(Options: I have never heard of this before; I have heard of this, but never used or
interacted with the resource; I have used or interacted with this resource)
a. Academic Senate Sustainability Committee
b. ASI Secretary of Sustainability
c. CAFES Center for Sustainability
d. College Corps fellowship program
e. Eco Reps
f. Green Campus
g. Initiative for Climate Leadership and Resilience
h. Sustainability Catalog for academic courses
i. Sustainability learning outcomes for academic courses
j. Zero Waste Ambassadors
k. Compost according to San Luis Obispo County standards
l. Reuse your cup to get a discount on drinks

12. Rank your current level of participation in the following individual sustainable practices.
(Scale of 1 to 5, 1 being never, 5 being always)
a. Turning off lights in unoccupied rooms
b. Sort waste into appropriate bins (trash, recycling, or food waste)
c. Using a reusable water bottle and/or coffee cup
d. Printing only essential/required documents
e. Utilizing alternative transportation (bus, bike, walking)
f. Commuting to campus via carpool or Electric Vehicle
g. Participating in department or campus events related to sustainability
h. Talking to my colleagues/peers about climate change, sustainability, or other similar
i. Participating in justice, equity, diversity, and inclusion trainings, activities, or events
j. Choosing plant-based meals over meat-based meals

13. Prior to this survey, were you aware of Cal Poly’s sustainability website?
a. Yes, and I have visited it
b. Yes, but I have never visited it
c. No

14. Prior to this survey, were you aware of Cal Poly’s sustainability newsletter?
a. Yes, and I am subscribed
b. Yes, but I am not subscribed
c. No

15. OPTIONAL: In what way(s) might Cal Poly better engage students in discussion and making
decisions about what sustainable practices might be promoted on campus

A brief description of how representative samples were reached (if applicable) and how the cultural assessment is administered:

Selection of participants for the STARS Sustainability Literacy Assessment was done via systematic outreach to academic departments across all six colleges on campus by representatives of the assessment. The main metric for achieving a representative sample of students was to ensure representation from students enrolled in all six colleges and all grade levels. Representatives of the assessment included staff members from Cal Poly’s Initiative for Climate Leadership and Resilience, Sustainability Office, and student College Corps fellows that are placed within the Sustainability Office.

Department heads and administrative assistants were contacted via email and asked to share with their faculty the opportunity for an assessment representative to visit professors’ classrooms and deliver the survey to students in real-time. The student fellows emailed their own professors to ask to present and deliver the survey to their own classes. When needed, individual professors from the different colleges were emailed directly and general education classes were prioritized to ensure a representative sample was reached. For example, many of the student fellows were enrolled within CAFES (the College of Agriculture, Food, and Environmental Sciences), and so non-CAFES colleges, departments, and professors were the target of additional outreach to ensure representation. 30 classes in total were presented to; these classes were taught across all six colleges and spread across 100-500 levels, to students pursuing both undergraduate and graduate degrees.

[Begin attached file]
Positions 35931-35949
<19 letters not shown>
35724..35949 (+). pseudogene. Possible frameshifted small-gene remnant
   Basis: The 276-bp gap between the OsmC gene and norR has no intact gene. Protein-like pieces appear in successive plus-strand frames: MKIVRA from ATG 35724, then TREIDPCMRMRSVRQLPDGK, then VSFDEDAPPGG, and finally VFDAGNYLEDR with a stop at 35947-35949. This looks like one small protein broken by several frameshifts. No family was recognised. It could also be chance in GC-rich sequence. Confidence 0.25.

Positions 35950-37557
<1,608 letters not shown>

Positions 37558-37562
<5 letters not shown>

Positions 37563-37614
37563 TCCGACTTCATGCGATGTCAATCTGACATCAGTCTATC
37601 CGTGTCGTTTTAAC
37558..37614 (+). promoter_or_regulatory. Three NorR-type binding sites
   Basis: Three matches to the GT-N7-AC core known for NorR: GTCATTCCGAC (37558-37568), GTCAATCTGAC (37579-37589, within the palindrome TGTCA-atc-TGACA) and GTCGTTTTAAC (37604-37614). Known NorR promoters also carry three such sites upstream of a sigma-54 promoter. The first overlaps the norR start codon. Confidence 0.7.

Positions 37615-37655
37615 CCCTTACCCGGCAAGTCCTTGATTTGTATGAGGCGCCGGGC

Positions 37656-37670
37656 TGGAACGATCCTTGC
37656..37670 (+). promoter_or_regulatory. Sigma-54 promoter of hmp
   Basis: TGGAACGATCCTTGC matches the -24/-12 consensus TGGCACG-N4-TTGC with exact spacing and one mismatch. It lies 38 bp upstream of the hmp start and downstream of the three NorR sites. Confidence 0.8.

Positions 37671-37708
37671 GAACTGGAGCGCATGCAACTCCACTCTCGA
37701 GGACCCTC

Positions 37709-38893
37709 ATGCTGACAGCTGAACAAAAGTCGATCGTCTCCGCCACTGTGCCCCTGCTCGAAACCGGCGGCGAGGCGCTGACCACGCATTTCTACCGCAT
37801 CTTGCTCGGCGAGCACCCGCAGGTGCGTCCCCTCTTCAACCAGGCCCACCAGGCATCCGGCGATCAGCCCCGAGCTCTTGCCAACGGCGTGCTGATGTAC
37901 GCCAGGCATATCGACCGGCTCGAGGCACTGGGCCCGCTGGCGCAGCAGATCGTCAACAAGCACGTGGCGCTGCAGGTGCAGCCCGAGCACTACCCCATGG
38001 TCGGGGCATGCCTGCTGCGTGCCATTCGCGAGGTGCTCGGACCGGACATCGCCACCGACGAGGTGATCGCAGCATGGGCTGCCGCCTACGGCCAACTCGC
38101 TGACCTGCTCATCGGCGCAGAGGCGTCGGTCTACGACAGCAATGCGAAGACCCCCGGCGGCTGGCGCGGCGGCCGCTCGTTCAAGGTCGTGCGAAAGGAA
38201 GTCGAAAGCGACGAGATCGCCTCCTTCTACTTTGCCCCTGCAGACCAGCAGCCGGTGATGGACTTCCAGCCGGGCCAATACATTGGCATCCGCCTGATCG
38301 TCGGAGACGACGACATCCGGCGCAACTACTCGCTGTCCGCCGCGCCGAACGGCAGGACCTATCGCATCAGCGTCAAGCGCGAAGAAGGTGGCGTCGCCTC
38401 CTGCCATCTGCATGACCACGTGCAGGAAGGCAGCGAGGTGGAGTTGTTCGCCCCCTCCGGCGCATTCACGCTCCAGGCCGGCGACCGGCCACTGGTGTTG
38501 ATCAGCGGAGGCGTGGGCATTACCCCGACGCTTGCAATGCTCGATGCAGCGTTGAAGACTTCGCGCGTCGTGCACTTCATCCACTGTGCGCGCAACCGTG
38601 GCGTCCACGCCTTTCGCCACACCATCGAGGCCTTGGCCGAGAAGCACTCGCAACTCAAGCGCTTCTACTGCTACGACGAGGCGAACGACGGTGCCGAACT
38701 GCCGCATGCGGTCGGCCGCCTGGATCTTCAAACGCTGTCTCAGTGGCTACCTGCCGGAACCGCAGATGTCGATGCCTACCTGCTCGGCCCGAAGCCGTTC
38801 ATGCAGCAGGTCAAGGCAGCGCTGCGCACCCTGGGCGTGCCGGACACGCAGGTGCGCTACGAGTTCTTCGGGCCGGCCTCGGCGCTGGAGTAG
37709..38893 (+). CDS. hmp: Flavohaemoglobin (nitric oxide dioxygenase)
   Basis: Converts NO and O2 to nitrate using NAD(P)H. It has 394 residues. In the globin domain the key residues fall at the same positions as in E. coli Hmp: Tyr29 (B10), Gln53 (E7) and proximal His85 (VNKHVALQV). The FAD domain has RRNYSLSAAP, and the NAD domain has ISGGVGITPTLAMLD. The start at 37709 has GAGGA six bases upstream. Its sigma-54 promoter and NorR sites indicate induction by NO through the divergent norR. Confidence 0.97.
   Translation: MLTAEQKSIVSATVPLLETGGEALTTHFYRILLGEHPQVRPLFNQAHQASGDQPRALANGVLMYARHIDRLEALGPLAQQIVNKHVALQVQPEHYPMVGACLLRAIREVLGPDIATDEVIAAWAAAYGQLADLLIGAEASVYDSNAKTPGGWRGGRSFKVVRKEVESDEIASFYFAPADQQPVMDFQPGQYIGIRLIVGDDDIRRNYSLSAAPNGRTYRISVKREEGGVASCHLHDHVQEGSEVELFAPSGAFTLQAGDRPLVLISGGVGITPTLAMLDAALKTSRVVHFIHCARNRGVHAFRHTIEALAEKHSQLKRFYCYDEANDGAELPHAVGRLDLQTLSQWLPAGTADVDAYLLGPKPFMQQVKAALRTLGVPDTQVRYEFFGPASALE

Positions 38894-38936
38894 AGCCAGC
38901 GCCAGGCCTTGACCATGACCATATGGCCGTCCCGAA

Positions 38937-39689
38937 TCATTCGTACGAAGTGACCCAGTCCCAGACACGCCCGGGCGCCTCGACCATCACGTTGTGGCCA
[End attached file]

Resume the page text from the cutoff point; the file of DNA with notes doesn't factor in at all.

Once professors agreed to use their class time for the assessment, an assessment representative would:
Visit the allotted class period,
Present a slide with a QR code to the survey and quick details on the survey,
Introduce the purpose, method, and instructions for the survey verbally, and
Remain in the classroom for the next 10-15 minutes as students took the survey in real-time.

The survey was also shared with students via flyers, email campaigns, social media, and Earth Week events.

A brief summary of results from the cultural assessment:

There were 724 responses to the survey, representing a significant portion of Cal Poly’s student population. The last 14 questions of the assessment were value/culture questions, and were followed by an optional short-response question that allowed students to share additional thoughts.

On a scale of 1-5 (5 being best), students agreed with the following statements with the following averages:
- “How important is sustainability to you?” 4.72/5
- “How important do you think it is to include sustainability learning in the Cal Poly classroom?” 4.46/5
- “How well does Cal Poly teach sustainability?” 2.85/5

80.2% of students strongly agreed that global warming is happening, 72.5% strongly agreed that global warming is mostly caused by human activities, and 64.1% strongly agreed that they were worried about global warming.

Additional questions provided overwhelming consistency in several areas. First, students are very unaware of most sustainability resources or groups on campus. Second, 97.79% of respondents selected up to 3 ideas for ways sustainability education could better be infused in the classroom, indicating a strong want for such an education to exist and be better. In finding potential fault with sustainability education, the great majority did not point to faculty lacking motivation or competency to teach these subjects, but instead a need for better marketing of classes and increased prioritization of funding. Other questions provided more detailed analysis of which resources students knew the least about, what stopped students from being more engaged in sustainability via academics and campus engagement, etc.

151 of 724 respondents shared a response to the final question, the optional written response, which asked “In what way(s) might Cal Poly better engage students in discussion and making decisions about what sustainable practices might be promoted on campus?”

There is a positive relationship between scores on the first literacy assessment, and ranking of the importance of sustainability in the final value/culture section (participants were asked to rank the importance of sustainability on a 0-5 scale).

Website URL where information about the assessment of sustainability culture is available:

Additional documentation to support the submission:

Data source(s) and notes about the submission:

The information presented here is self-reported. While AASHE staff review portions of all STARS reports and institutions are welcome to seek additional forms of review, the data in STARS reports are not verified by AASHE. If you believe any of this information is erroneous or inconsistent with credit criteria, please review the process for inquiring about the information reported by an institution or simply email your inquiry to stars@aashe.org.